My son is in High School now, and if you walked into some of his classes, you would be unable to pick him out. Others, he sticks out like a sore thumb - pacing, stimming, back to the whole class facing the corner (his choice) - because there is something about the subject matter, the student make up, decorations in the classroom, etc that just "unnerve" him. If he did not have his label or accommodations, he would be failing and having serious behavior problems. I have been told many times that my son was the first diagnosed Aspie some teachers had. Once having him in their class they thought back to other similar acting students and were sad because, in hindsight, they "knew" that these others also had Asperger's but the struggled and had such difficulties because no one had labeled them. At the time, they figured the kids just weren't "trying hard enough"
     
  11. busywend

    busywend Well-Known Member Staff Member

    You feel like a diagnosis excuses behavior - I do not believe most people do.

    The diagnosis is only additional information for helping you figure out how to teach difficult child. It will not be the same way you would teach a easy child. It is a different way to parent. It does not mean you stop parenting completely. You just have to figure out what works best for your child.
     
  12. Malika

    Malika Well-Known Member

    I agree, keista. The label is useful when things are not going well. I use it myself to explain some of J's behaviour when we are in public or in a social setting. Friends, especially, have to understand that the difficult aspects of his behaviour are due to his ADHD - they are not things that I can get him to stop by punishing more or disciplining more. And I do have to educate them, to some degree.
     
  13. InsaneCdn

    InsaneCdn Well-Known Member

    Malika - "to label or not to label" is almost as complex as "to medicate or not to medicate" - but I won't touch the second one on this thread!!!

    There are positives to using the label with professionals - medical and educational - DEPENDING on whether or not the professionals understand the label and what to do with it.

    On this side of the ocean, where ADHD is more widely accepted as a diagnosis, there is SOMETIMES more support given if teachers know the label. In our case, K2 is ADHD (just not a complex case like K1). Teachers don't know she is on medications - but the do know K2 is inattentive-type ADHD. Why? This has two advantages for K2... First, when attention wanders, they know K2 just needs a subtle reminder, and can do this without even triggering the other kids that its been done for K2. Second, when teachers are marking the assignments, they will come to a certain question, look at the anwer, and go "what on earth were you thinking???" and THEN they remember that K2 is ADHD, and if there is ANY way on the planet to misinterpret a question, it will happen. They re-read the question K2's way, and then the answer makes sense. (And then, the GOOD teachers mark accordingly, and THEN explain later what they really meant and why).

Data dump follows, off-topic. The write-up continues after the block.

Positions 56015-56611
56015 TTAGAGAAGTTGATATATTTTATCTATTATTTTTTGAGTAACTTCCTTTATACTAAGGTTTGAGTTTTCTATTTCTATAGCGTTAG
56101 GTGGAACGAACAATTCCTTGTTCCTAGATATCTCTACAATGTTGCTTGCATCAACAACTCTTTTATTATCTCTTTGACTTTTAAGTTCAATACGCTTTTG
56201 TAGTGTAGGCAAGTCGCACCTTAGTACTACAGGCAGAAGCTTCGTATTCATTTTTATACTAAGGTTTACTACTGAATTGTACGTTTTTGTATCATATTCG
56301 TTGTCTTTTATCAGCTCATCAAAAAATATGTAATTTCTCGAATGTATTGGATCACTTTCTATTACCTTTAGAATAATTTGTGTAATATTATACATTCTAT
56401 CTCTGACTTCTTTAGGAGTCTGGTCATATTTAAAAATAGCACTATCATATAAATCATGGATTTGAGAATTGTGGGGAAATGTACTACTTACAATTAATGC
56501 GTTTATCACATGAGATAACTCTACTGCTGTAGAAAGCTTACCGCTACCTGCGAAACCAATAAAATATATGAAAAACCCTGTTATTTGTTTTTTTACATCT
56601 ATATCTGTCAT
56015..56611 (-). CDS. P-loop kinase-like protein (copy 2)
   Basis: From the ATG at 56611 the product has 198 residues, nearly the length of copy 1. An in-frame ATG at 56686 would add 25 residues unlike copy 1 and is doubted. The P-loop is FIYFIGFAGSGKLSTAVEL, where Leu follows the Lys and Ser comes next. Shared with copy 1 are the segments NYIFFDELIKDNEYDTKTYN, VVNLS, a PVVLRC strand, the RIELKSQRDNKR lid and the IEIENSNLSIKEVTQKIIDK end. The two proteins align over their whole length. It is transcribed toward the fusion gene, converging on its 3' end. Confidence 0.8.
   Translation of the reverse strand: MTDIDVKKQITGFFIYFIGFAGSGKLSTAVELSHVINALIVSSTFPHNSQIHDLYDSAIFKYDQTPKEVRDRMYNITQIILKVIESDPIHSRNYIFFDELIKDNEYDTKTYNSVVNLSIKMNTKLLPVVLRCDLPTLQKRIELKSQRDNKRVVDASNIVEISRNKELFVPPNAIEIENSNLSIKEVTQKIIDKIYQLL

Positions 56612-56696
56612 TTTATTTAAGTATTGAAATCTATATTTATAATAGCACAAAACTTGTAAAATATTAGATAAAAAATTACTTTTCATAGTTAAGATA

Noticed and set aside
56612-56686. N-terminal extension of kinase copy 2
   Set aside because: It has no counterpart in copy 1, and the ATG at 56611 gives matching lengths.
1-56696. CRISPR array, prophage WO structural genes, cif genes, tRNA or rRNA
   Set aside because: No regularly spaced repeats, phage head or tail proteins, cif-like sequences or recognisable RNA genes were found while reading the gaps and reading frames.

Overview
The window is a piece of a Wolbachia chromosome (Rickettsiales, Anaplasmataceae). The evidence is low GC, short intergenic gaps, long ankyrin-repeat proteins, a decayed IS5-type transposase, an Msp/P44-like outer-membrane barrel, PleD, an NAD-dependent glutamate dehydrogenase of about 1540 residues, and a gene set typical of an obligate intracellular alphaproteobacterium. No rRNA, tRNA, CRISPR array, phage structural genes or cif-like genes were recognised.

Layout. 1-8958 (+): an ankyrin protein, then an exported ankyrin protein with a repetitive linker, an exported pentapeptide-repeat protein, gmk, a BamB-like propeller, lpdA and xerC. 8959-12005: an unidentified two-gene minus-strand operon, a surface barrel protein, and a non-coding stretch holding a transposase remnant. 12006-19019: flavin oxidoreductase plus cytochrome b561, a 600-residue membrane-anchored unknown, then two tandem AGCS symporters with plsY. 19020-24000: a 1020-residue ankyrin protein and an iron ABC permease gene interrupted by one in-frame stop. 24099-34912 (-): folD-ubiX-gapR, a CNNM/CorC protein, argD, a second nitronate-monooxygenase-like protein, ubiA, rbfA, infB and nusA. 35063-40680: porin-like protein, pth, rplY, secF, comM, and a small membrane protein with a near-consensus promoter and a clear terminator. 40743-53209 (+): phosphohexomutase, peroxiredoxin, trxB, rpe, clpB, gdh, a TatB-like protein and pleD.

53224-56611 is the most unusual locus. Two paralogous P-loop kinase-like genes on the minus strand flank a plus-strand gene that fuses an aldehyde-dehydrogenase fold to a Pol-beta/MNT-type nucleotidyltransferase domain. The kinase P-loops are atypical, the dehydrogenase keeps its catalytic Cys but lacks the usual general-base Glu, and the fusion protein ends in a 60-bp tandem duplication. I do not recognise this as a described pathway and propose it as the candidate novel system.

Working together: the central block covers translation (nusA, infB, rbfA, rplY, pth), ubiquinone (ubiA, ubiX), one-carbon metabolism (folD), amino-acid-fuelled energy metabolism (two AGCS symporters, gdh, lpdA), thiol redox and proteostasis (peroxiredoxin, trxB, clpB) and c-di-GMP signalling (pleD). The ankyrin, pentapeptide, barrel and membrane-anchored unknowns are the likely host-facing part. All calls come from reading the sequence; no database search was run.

If teachers didn't understand, K2 would be punished for not paying attention, and punished for "wrong" answers when the problem is an unclear question. K2 is so well behaved that teachers normally do NOT believe K2 could possibly be ADHD at all... but we have the diagnosis!

    Your challenge is going to be to find professionals in the school system who know how to support ADHD. You might want to start your school research early...
     
  14. InsaneCdn

    InsaneCdn Well-Known Member

    Part 2 - "growing up"

    More and more evidence now points to ADHD being a "developmental disorder"... not pervasive, like Autism Spectrum Disorders (ASD), but "developmental" none the less.

    Developmental disorders are usually characterized by delayed and uneven devlopment in a particular area. At any one point in time, this child's skills will be advanced in some areas and behind in others - and can be significantly ahead or behind. Next year, the skill that was "advanced" may have stopped developing (for a while), so it gets "behind" while something else moves ahead. Many ADHD kids are within a plus/minus two year range... e.g. a 10 yr old may range in behavior and comprehension from that of an 8 year old, to that of a 12 year old. BUT, some ADHD kids have a much wider range... there was one period in time when we were certain that one of our kids was "2 going on 22". Literally!